• Lana, You did the right thing by being honest with the shop owner, and I give her credit for asking to purchase wholesale rather than consign (which is the usual). Since she is happy to get a 35% discount, and if you are profitable at that price, why not set an appointment to meet with her? Since she is local, it gives you the potential to have an artist appearance at the shop, and continue building a relationship. Being an entrepreneur, you can handle your business the way that you see fit, so there is no particular “right” or “wrong” here … think in terms of Win/Win and if that is the case, you have done well!

  2. One of the other truly important “savings” in doing wholesale, is being able to sell one-of-a-kinds.
    My jewelry line is 95% not repeatable. My designs that will vary greatly from item to item since I work with found objects.

    A ceramist I know just complete 70 objects to get 12 that “matched” for a commission. Pulling out a ruler every few minutes while throwing on a wheel is NOT needed with wholesale! having a glaze variation is normal in ceramics and that makes 12 “matching” objects nearly impossible.

    In wholesale, small variations are not only accepted, but expected and add credibility for American Hand Craft Galleries who enjoy educating their buyers about the quality of hand-made.

    They Celebrate the small variations! They don’t want cookie-cutter template creations with most mediums. They love that 6 of my pendants will be totally different in color or shape! PLUS: It adds to their ability to close sales, too with that extra urgency. “This artist may never send us another with this coloring again.” Smart retailers LOVE that advantage over factory mass produced lines that can be bought on Amazon.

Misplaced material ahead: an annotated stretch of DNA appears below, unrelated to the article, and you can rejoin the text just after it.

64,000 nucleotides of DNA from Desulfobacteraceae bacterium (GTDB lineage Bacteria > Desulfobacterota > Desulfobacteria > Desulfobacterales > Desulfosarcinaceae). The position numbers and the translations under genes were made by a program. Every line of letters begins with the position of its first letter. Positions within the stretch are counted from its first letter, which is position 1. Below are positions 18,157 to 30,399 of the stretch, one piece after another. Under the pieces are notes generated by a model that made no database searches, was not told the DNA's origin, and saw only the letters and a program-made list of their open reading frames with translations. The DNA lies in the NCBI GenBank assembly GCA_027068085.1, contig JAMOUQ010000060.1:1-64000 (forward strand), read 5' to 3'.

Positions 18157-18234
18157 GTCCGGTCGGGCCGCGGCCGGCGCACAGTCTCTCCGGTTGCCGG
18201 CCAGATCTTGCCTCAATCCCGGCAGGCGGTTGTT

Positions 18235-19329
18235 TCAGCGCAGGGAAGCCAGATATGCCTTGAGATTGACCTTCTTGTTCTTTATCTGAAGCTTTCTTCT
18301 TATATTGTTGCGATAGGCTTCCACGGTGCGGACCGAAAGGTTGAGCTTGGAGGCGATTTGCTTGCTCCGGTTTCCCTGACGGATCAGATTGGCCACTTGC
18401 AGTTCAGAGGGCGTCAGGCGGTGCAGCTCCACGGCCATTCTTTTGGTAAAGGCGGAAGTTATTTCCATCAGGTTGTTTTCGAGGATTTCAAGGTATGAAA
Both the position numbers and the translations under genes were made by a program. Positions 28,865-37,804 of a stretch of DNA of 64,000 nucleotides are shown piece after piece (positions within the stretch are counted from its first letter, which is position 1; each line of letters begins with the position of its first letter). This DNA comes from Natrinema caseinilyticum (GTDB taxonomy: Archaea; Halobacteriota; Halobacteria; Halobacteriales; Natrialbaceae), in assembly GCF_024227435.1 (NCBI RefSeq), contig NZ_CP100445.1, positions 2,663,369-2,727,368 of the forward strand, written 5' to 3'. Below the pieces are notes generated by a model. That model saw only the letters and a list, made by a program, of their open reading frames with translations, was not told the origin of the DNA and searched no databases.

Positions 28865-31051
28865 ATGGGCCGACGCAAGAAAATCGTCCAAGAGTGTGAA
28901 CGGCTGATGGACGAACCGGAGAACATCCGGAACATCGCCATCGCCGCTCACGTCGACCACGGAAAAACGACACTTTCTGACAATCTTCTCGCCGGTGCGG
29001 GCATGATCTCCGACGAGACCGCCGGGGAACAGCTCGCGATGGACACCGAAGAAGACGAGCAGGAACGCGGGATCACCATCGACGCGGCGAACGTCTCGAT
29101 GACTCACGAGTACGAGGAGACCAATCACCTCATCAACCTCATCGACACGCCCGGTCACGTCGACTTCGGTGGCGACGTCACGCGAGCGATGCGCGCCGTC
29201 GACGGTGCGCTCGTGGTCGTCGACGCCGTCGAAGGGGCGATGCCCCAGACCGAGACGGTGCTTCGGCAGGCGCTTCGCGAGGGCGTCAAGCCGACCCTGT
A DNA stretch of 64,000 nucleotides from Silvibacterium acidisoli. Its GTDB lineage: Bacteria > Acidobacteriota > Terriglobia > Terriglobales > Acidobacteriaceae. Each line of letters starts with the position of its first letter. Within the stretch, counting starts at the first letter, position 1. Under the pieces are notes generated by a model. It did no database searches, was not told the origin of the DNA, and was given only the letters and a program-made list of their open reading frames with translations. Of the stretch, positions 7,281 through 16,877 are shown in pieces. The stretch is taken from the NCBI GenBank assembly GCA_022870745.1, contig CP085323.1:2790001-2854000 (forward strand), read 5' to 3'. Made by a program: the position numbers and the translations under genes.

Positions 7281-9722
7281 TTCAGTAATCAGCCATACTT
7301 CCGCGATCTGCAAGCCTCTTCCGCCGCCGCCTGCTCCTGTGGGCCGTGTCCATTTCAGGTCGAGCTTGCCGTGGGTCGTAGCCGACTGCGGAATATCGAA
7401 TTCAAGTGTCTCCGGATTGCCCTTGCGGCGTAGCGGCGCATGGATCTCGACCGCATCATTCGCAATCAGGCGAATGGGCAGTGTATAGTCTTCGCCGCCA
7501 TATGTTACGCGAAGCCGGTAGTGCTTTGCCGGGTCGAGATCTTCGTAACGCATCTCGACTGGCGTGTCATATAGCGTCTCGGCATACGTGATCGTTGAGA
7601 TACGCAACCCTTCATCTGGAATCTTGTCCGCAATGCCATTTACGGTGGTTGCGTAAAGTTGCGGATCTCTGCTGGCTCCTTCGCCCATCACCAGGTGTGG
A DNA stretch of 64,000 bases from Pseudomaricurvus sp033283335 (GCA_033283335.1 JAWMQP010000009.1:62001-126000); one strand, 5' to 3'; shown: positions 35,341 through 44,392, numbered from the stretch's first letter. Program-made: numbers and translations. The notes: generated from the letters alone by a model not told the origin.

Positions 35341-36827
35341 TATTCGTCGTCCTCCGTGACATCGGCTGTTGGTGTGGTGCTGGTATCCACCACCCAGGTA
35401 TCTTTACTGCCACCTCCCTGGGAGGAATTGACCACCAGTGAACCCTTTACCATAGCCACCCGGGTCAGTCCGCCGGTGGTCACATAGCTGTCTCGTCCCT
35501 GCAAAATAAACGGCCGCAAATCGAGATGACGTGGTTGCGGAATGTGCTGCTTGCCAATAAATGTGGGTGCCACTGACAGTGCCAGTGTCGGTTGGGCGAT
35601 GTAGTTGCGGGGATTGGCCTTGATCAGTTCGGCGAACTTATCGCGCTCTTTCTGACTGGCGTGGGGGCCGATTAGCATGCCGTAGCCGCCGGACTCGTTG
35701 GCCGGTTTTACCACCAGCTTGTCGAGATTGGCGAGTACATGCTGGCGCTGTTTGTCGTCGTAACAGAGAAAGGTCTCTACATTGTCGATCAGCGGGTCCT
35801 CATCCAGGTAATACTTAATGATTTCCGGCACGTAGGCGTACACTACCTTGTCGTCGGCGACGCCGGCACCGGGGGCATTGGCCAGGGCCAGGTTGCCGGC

Wholesaling SAVED me from being a starving artist! And keeps me from taking a photo of every single item I create just to get a single sale (one-time sale, right?) on some website. In my price points – that is crucial time lost for very little return.

    I agree that having a retail side to one’s business is a good idea, too. But the emphasis for retailing should be for market-testing new work, not a serious income stream.

    • Excellent point, Mckenna! Not only are you dealing with knowledgeable buyers who will be able to present your one-of-a-kind work to their customers as highly desirable and unique, but you have the opportunity to build long-term relationships with them.

  3. Hi,
    I am a clothing designer that only sells retail. While I was aware of some of the reasons for selling wholesale, in reading your article there were a few that I hadn’t thought of. I was wondering if anyone knows of boutiques that focus on buying from local artisans and one of a kind garments. I live in upstate New York and most of my local stores won’t even give you an appointment if you are not a known name brand.

    • If you are planning to wholesale your collection and are finding it difficult to get appointments, why not try alternative ways – advertising in trade journals, or exhibiting at a trade show where the buyers come to you, with money and plans to buy?